Post by grabiner » Sat Feb 21, 2015 11:10 am

You should always fill up the HSA, assuming that you remain eligible. Your current expenses will use up most of the HSA money, so you will get a 25% tax savings by putting money into the HSA and spending it immediately. And if you don't need the money immediately, it grows tax-free for later medical expenses, so this is as good as a Roth IRA with a subsidy from the IRS on contributions.

To compare plans, work out the day-one cost, what you will pay for the insurance less any tax savings or free money. Then add your estimated costs. For the calculations below, I am assuming that you pay the premium by payroll deduction and thus get a 25% tax savings. (You may also avoid Social Security tax, but I am ignoring that because it's close to a wash after reduced benefits.) I am also assuming that you are eligible for a family HSA, which isn't clear from the terms.
Theoretical wrote:Door Number 1:

High Deductible with HSA
$148/month premium
Company contributes $1400 annually to your HSA

Wife has a $3300 deductible, with $2000 in coinsurance. I get $6,500+4,000. Prescription coverage would be 90% after meeting the deductible
$1776 premium is $1332 after tax. $1400 in the HSA is free money, and you can contribute another $5250 of your own to save $1313 in tax. The day-one cost of this plan is minus $1381. If your medical expenses are $5000, not covered at all by the deductible, the total cost is $3619. If you use the whole $6500 deductible, the total cost is $5119.
Door Number 2:
Mid Deductible with HSA
$272/month premium
No employer contribution

Wife has $1650 deductible/I have a $3275 deductible, same coinsurance, same prescription coverage
$3264 premium is $2448 after tax, and you can contribute $6550 to the HSA for a $1638 tax savings, so the day-one cost is $810. If your medical expenses are $5000, that will cost $3275, and $173 with the 10% co-payment on the rest, for a total of $3448 and an overall cost of $4258. If your medical expenses are $6500, that will cost $3275, and $323 co-payment, for a total of $3598 and an overall cost of $4408.

So this plan is better if you expect to use up the entire deductible of Plan 1, which is possible. Either way, it is close.
Door Number 3:
Open Access with no HSA
$450/month premium
$500/$1000 deductible, same coinsurance.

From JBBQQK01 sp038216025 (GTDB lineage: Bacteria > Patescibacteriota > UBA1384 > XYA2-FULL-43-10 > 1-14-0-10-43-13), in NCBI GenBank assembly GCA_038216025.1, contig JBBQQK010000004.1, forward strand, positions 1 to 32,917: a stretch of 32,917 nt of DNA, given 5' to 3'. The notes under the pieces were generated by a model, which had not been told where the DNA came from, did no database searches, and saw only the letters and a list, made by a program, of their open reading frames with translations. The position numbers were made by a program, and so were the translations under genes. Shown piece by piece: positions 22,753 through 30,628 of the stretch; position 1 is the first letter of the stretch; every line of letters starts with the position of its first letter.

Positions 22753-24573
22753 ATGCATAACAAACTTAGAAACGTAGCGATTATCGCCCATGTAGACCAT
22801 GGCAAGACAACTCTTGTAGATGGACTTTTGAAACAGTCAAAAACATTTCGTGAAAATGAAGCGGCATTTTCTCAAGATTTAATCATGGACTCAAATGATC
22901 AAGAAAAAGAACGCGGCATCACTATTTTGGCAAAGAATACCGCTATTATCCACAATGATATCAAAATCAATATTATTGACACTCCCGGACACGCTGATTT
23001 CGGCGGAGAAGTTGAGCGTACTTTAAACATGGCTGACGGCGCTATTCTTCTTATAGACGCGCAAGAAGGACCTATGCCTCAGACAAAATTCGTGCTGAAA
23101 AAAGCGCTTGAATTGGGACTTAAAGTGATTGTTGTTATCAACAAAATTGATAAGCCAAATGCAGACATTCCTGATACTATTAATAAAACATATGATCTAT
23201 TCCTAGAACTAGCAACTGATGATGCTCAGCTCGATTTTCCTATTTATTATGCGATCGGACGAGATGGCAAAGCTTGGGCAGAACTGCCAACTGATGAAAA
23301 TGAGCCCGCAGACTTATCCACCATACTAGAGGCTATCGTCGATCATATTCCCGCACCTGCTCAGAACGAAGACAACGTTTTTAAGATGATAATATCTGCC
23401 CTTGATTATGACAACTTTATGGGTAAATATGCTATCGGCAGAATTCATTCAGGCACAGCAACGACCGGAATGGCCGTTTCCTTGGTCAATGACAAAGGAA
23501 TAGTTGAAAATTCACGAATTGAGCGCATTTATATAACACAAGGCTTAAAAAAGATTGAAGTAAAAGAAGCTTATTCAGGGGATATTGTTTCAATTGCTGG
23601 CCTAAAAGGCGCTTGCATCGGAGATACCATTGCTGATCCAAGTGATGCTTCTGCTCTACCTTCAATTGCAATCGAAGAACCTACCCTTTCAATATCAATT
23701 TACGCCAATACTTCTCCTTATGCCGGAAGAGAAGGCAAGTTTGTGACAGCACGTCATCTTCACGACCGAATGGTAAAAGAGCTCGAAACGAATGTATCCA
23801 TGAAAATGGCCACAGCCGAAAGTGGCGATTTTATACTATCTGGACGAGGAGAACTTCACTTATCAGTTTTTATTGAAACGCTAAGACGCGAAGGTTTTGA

$25 copay or $50 for a 3 month supply at mail order if it's considered a preferred brand. If it's a "specialty medication," then it's $50 per month.
$5400 premium is $4050 after tax. There is no tax savings unless your employer offers a flexible spending account. If your medical expenses are $5000, you will pay $1000 out of pocket and a $400 co-payment, for a total of $400 and an overall cost of $5450; even if you contribute $2000 to a flexible spending account (to cover these expenses and non-insurable things such as glasses and dental care), the overall cost is $4950.

Plan 3 loses to Plan 2 at almost any level of expenses. Plans 1 and 2 are close in your situation; Plan 2 will cost less if you have any additional unexpected expenses and use up the deductible on Plan 1.

(edited to fix quoting)
Last edited by grabiner on Sat Feb 21, 2015 12:13 pm, edited 1 time in total.
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Userdc
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Re: HSA with Significant Known Medical Expenses

Post by Userdc » Sat Feb 21, 2015 11:12 am

Can you do an FSA with option 3?

If you have predictable medical expenses, a traditional plan with an FSA can be just as tax-efficient as an HDHP with HSA.

Topic Author
Theoretical
Posts: 1481
Joined: Tue Aug 19, 2014 10:09 pm

Re: HSA with Significant Known Medical Expenses

Post by Theoretical » Sat Feb 21, 2015 12:12 pm

Yes, it is a family HSA available
Yes, an FSA is available

My coinsurance maximum each year would be $4000 on any of the plans, with them covering 90% of in network expenses. Fortunately, I don't anticipate $45,000 in medical expenses. But $10-12,000, yes.

This has been extremely helpful to consider, especially with the various tax consequences involved. Thank you so much!